"You want to ask me about class and status? Is that it?"
"You Opinioners are always asking about class and status. One would think you'd know all about it by now. But very well. Today, since everyone is equal, there is only one class. The middle class. The only question then is — to what portion of the middle class does one belong? High, low, or middle?"
"And how is that determined?"
"Why, by all sorts of things. The way a person speaks, eats, dresses, the way he acts in public. His manners. His clothing. You can always tell your upper middle class man by his clothes. It's quite unmistakable."
"I see. And the lower middle classes?"
"Well, for one thing they lack creative energy. They wear ready-made clothing, for example, without taking the trouble to improve upon it. The same goes for their homes. Mere uninspired adornment won't do, let me add. That's simply the mark of the nouveau upper middle class. One doesn't receive such persons in the home."
"Thank you, Citizen Gotthreid. And where would you classify yourself statuswise?"
(With the very faintest hesitation). "Oh, I've never thought much about it — upper middle, I suppose."
— from The Status Civilization, by Robert Sheckley.
Maybe it's because of the job posting I saw last week, for a scriptwriter at Ubisoft, that I'm spending these last few days imagining everything as a video game — the journey to work, a news story, meal preparation, whatever I happen to be reading. This week I happen to have been reading Robert Sheckley, and I'm convinced The Status Civilization would make a most excellent videogame.
This is a novella written in 1960. It appears to be widely available online (I downloaded a free ebook from Kobo Books). Go, download it, read it now.
Will Barrent wakes up to find himself being shipped to the prison planet (think Great Britain's relationship to Australia). He has little recollection of his life on Earth ad does not remember having committed a crime. But here he is with hundreds of others being introduced into a prison society and left to figure out the "rules" on his own, which is something of a challenge — when you let the lawless run things their own way, the law doesn't quite work on the same assumptions you and I would make. And no one's willing to help you out — that's part of the game.
So Will essentially faces one challenge (or puzzle, or enigma) after another, and with every success, he levels up. The challenges mostly consist of staying alive, and usually as part of some society-sanctioned games, some gladiator-style, some mass hunts. Every win gains him some status in this prison world's hierarchy.
Behind all his miniquests lies the greater mystery of the crime he committed on Earth and how Earth society operates now that it exports its convicts. Will does beat the odds and make it back to his home planet, but the egalitarian utopia that Earth society has aspired toward is as stratified as ever, though perhaps more subtly (see the quote above), and with new sets of complications and dirty truths.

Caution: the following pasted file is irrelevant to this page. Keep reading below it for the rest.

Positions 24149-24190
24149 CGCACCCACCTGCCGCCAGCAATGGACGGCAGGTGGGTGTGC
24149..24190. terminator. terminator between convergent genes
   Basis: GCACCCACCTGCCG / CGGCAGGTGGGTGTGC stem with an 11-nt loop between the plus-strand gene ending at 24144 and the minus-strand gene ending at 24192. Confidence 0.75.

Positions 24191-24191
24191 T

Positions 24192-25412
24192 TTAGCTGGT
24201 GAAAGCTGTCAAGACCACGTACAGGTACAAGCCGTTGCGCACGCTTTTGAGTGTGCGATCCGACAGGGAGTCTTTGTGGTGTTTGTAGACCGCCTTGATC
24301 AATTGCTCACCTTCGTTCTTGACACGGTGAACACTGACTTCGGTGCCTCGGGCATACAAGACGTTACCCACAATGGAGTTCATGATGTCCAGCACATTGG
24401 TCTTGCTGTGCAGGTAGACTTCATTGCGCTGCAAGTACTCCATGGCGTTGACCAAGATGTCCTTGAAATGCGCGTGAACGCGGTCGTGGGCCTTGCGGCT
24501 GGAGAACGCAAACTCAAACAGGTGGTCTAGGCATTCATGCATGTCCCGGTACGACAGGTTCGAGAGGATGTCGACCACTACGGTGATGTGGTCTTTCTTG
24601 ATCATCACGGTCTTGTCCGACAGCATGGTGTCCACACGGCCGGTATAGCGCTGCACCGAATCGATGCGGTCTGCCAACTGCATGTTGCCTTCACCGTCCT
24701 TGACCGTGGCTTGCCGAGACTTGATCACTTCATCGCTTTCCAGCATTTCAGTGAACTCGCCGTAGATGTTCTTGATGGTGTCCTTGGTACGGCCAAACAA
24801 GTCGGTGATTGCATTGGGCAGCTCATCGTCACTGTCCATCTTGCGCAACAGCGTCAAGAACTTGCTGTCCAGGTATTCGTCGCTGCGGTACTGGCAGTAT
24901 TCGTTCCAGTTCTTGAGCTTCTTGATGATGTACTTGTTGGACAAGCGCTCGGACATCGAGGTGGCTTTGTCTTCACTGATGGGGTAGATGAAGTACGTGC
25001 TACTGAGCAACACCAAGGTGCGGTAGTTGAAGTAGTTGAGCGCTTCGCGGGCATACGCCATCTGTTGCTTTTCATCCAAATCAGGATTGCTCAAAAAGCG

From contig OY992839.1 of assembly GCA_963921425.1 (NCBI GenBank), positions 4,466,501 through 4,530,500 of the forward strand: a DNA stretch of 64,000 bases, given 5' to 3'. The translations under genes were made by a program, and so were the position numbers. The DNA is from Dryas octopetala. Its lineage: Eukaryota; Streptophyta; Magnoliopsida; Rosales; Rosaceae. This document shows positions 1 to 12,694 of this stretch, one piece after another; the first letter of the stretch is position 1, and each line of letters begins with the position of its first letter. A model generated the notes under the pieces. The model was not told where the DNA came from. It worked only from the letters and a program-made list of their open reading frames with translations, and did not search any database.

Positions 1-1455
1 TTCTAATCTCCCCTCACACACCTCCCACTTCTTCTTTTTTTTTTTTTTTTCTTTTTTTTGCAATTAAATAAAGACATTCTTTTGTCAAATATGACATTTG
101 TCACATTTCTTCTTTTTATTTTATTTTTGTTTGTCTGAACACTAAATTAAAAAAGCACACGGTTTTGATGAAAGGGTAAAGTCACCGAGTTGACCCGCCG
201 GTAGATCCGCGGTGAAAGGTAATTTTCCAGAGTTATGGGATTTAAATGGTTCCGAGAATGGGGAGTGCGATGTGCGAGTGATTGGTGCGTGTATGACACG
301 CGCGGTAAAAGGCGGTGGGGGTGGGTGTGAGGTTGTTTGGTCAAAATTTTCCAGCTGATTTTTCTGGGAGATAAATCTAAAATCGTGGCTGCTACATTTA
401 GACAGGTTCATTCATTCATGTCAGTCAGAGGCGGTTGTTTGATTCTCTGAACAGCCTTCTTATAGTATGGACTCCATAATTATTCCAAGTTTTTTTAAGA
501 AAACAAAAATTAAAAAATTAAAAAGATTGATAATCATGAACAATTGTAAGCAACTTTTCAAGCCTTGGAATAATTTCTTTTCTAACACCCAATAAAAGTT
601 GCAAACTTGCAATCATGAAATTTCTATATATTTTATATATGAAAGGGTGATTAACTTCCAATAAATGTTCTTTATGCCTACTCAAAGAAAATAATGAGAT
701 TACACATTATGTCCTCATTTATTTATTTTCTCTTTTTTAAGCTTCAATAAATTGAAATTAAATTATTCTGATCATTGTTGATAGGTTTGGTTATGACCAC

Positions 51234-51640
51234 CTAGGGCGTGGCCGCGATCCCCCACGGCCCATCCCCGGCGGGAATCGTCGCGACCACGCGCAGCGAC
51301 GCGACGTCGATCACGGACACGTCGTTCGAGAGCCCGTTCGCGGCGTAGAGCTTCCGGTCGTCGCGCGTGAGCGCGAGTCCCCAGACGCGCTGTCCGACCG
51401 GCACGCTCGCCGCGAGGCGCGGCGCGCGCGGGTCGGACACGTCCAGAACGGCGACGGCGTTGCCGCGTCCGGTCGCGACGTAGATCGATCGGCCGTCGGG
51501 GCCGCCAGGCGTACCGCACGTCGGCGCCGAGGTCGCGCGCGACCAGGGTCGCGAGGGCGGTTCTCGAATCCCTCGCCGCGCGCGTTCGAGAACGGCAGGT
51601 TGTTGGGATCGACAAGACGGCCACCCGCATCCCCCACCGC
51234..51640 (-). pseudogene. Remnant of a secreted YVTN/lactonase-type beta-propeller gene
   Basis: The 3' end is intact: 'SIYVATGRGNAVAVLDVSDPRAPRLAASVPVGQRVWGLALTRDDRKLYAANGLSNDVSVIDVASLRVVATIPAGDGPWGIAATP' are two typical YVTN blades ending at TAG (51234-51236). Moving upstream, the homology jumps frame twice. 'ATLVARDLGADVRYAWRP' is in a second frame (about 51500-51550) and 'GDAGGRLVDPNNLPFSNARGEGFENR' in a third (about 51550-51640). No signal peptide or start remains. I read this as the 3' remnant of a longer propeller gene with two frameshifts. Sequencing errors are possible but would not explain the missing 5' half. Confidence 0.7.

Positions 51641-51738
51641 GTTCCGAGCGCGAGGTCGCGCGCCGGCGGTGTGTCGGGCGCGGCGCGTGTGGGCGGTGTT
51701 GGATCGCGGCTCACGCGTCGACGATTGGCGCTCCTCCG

The following exchange is not exactly representative; it occurs toward the end, shares little with the rest of the story to this point in terms of pacing and mood, and is not especially videogame-like. But I find this idea of re-creating a work of art both fascinating and hilarious.
"You are a verbalizer, Citizen Honners?"
"I am, sir. Though perhaps 'author' would be a better word, if you don't mind."
"Of course. Citizen Honners, are you presently engaged in writing for any of the periodicals I see on the dissemination stands?"
"Certainly not! These are written by incompetent hacks for the dubious delectation of the lower middle class. The stories, in case you didn't know, are taken line by line from the works of various popular writers of the twentieth and twenty-first centuries. The people who do the work merely substitute adjectives and adverbs. Occasionally, I'm told, a more daring hack will substitute a verb, or even a noun. But that is rare. The editors of such periodicals frown upon sweeping innovations."
"And you are not engaged in such work?"
"Absolutely not! My work is noncommercial. I am a Creative Conrad Specialist."
"Would you mind telling me what that means, Citizen Honners?"
"I'd be happy to. My own particular field of endeavor lies in re-creating the works of Joseph Conrad, an author who lived in the pre-atomic era."
"How do you go about re-creating those works, sir?"
"Well, at present I am engaged in my fifth re-creation of Lord Jim. To do it, I steep myself as thoroughly as possible in the original work. Then I set about rewriting it as Conrad would have written it if he had lived today. It is a labor which calls for extreme diligence, and for the utmost in artistic integrity. A single slip could mar the re-creation. As you can see, it calls for a preliminary mastery of Conrad's vocabulary, themes, plots, characters, mood, approach, and so on. All this goes in, and yet the book cannot be a slavish repeat. It must have something new to say, just as Conrad would have said it."
"And have you succeeded?"
"The critics have been generous, and my publisher gives me every encouragement."
"When you have finished your fifth re-creation of Lord Jim, what do you plan to do?"
"First I shall take a long rest. Then I shall re-create one of Conrad's minor works. The Planter of Malata, perhaps."
"I see. Is re-creation the rule in all the arts?"
"It is the goal of the true aspiring artist, no matter what medium he has chosen to work in. Art is a cruel mistress, I fear."
I am beginning to like, and admire, Robert Sheckley a great deal.